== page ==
- [Steve] Hi, everybody and welcome to a new edition of Photo Critique of the Week, and this week, we're going to look at some images made from a recent workshop in Chicago. Gary Niederpruem, this is an image that he submitted that I really liked, and it's one of those sort of street moments where there's something kind of humorous going on. And humor is not an easy thing to find on the street and to record on the street and to communicate from the street, and I think this one does a pretty good job. It almost looks as though, of course, the person who's putting on this billboard or advertisement is kind of looking at a reflection of himself.
When you look at his face looking toward the poster, it kind of gives you that kind of a feel, and it's not sort of the perfect frame, in that, maybe it's cut off, it's going to be cut off somewhere at the bottom of the feet, but I think that this is not that kind of picture. This is about the contents and the moment and the connection between the inanimate poster and the gentleman that's putting this thing on. And I think there's some humor to be had and I think that's what make this picture work in terms of a street photograph. Peter Simon on a subway.
Not an easy thing to take. You know, people are on the subway, there's no expectation of strangers photographing them. But I was there when this was happening and I do know that this woman was very much into what she was doing. She was not looking up, and he captured a really interesting and real, authentic city moment in the street, Peter did. No relation, although I would like to use this picture as my own. And he decided to make it black and white, which, again, gives it that sort of timeless. I think it works very well in black and white.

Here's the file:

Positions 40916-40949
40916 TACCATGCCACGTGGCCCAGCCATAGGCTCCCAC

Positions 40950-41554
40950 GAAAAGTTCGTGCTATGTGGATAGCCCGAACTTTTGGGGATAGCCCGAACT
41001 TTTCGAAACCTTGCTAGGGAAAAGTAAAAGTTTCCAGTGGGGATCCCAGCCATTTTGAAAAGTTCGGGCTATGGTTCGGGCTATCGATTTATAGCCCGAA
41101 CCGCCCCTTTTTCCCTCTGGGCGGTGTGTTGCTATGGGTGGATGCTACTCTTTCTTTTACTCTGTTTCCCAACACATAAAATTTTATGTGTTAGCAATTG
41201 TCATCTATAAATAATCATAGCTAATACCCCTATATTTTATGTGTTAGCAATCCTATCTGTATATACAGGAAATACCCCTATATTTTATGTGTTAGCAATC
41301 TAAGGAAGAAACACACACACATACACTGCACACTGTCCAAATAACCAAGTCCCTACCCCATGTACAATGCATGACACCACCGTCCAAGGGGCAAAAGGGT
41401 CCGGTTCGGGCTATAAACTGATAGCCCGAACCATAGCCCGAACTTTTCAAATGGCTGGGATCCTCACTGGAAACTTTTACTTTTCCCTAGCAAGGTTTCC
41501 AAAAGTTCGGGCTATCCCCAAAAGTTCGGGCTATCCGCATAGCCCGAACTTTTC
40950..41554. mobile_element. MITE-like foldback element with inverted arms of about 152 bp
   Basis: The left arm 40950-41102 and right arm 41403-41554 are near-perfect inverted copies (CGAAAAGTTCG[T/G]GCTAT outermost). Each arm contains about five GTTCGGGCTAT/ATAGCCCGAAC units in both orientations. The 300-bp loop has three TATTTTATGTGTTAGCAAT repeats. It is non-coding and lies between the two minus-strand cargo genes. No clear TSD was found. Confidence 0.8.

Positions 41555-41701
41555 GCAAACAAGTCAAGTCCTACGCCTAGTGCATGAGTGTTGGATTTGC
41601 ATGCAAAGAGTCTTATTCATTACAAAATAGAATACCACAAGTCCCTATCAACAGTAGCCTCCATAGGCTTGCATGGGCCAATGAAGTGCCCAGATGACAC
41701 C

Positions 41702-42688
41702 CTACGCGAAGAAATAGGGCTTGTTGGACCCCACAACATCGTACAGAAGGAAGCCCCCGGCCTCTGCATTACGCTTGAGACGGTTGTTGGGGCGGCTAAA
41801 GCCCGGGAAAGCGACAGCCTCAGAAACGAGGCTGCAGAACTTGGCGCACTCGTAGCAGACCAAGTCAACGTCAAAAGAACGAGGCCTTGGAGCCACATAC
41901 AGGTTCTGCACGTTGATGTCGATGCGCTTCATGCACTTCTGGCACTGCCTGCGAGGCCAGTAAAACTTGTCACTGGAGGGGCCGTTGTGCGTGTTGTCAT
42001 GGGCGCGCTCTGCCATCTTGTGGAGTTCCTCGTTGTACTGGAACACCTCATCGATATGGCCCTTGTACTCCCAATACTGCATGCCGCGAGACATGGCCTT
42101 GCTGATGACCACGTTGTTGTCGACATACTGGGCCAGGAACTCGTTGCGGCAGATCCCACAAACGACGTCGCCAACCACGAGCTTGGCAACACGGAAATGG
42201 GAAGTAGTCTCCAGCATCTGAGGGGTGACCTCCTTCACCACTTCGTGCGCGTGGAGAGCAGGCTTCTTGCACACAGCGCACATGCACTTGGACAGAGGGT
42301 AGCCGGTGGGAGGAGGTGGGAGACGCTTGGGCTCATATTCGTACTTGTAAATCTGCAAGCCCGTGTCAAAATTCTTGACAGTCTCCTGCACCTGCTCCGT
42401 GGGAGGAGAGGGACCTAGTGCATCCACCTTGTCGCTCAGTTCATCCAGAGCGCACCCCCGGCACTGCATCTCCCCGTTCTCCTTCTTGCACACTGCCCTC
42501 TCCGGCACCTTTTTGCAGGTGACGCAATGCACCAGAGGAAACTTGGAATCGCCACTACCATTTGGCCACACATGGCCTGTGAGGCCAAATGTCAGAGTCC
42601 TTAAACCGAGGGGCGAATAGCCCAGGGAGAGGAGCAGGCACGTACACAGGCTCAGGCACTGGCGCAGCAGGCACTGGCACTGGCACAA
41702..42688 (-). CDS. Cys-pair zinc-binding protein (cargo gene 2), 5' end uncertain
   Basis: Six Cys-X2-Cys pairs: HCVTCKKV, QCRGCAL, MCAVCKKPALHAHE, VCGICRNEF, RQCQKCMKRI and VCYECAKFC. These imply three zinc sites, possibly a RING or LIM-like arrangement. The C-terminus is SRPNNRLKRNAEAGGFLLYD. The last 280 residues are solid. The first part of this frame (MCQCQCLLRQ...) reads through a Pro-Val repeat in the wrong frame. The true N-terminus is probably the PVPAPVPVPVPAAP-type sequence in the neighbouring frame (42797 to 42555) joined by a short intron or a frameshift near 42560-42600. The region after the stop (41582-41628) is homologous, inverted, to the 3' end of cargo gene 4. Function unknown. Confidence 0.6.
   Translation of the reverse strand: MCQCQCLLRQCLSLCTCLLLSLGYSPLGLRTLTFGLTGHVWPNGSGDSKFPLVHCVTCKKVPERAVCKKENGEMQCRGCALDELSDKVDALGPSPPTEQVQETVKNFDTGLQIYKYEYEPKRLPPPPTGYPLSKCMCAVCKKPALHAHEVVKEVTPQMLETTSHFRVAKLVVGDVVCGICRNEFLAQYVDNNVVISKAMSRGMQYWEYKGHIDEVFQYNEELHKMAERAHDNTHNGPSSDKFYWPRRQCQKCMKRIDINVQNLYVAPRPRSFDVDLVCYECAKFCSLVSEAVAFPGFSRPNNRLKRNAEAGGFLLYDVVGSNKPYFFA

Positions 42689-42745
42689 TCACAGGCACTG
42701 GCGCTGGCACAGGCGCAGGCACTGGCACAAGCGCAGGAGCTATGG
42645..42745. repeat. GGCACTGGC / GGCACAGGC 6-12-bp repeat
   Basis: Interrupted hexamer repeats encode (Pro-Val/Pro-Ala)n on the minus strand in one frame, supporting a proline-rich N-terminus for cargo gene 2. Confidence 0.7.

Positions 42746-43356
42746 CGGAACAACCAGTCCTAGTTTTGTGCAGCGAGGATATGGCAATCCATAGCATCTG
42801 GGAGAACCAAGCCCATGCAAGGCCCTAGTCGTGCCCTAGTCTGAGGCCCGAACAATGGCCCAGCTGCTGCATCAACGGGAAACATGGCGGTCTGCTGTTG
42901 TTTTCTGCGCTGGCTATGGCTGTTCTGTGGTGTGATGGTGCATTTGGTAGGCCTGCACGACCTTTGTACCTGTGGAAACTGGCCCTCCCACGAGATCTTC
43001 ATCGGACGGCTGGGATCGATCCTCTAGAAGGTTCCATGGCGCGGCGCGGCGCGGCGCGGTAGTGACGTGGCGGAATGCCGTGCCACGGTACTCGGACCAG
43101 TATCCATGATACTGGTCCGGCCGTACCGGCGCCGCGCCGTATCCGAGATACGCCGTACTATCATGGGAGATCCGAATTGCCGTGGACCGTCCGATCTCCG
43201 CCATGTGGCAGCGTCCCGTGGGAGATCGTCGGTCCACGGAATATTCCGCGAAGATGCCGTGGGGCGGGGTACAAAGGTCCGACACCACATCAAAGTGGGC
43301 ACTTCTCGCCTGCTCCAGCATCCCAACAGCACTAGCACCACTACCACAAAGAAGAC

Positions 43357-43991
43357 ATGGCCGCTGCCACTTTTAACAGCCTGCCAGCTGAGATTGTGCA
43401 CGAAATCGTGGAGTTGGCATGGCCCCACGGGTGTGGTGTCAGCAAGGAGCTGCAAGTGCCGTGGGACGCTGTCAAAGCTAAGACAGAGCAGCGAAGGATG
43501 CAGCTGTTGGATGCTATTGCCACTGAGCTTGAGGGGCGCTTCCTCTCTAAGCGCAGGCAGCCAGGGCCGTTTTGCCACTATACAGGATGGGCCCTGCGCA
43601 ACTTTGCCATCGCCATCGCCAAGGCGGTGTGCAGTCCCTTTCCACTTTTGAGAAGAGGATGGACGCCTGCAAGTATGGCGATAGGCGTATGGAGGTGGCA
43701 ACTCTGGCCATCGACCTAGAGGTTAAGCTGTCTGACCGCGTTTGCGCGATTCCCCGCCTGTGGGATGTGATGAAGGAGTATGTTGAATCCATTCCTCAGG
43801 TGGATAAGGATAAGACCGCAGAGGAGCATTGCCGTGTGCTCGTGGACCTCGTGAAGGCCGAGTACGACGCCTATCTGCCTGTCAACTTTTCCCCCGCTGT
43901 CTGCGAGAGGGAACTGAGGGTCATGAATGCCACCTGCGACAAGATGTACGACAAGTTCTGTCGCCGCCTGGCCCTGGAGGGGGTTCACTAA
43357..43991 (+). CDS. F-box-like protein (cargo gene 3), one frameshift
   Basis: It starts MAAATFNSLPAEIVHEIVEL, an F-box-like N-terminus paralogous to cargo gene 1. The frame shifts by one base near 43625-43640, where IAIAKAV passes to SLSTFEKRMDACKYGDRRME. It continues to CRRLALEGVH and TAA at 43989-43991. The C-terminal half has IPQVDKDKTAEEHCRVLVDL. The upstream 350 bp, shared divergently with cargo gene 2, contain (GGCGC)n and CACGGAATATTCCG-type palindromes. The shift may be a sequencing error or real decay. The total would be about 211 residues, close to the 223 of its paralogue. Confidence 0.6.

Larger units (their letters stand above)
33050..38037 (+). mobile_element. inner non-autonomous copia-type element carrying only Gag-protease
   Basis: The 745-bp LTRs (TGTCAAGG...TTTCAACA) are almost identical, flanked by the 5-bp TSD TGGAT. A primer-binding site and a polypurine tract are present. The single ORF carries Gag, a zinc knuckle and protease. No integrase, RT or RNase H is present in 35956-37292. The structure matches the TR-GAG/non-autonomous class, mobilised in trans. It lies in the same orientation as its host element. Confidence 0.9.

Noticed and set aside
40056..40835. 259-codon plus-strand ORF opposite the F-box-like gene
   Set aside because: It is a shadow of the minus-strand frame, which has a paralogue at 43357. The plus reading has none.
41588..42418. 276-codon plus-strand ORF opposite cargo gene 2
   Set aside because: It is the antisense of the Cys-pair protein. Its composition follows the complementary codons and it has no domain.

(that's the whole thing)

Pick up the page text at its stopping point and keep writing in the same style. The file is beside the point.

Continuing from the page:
You know, the thing about these kinds of pictures, it's getting a little easier because a lot of our cameras, be it DSLR or mirrorless or phone, allow us to sort of silently take pictures, and with the articulating screen, you can be a little more stealthy and a little less obtrusive when you make these kinds of images, so that really helps. I'm excited about all the technology that's there. Elizabeth Feldman of Chicago took this very evocative image, and I really like it because she captured with such clarity the beautiful portrait of this woman.
And it looks like maybe it's a coffee shop or something, but she's obviously deep in thought, and because of that, we just sort of get into her head and start wondering what it is she's thinking about. I remember when we were doing a critique of this image, I looked at the reflections above and I thought this kind of represents the dreamlike states of our minds and what's going on in our minds, although I think our minds are maybe even a little more complicated than this reflection, but still, the analogy is there. It kind of worked for me, and other than that, it's very simplistic and graphic and sort of hard steel versus sort of the softness of the light on her and her beautiful kind of braided hair, and the moment.
And she really sort of composed it, I think, very beautifully, and it becomes very evocative. In a crazy city like Chicago, to capture these very quiet moments are not always easy. And not everyone recognizes them, and that's the beauty of being on the street. We can sort of find our own way to make unique captures of the place that we're in, and the more personal we get and make it, the more universal it becomes. Hank Dow in Little Village section of Chicago, really beautiful, interesting place to wander, I'd recommend it to anyone, found these shoes that were being sold on the streets, and he went in close and very kind of deliberately kind of used selective focus.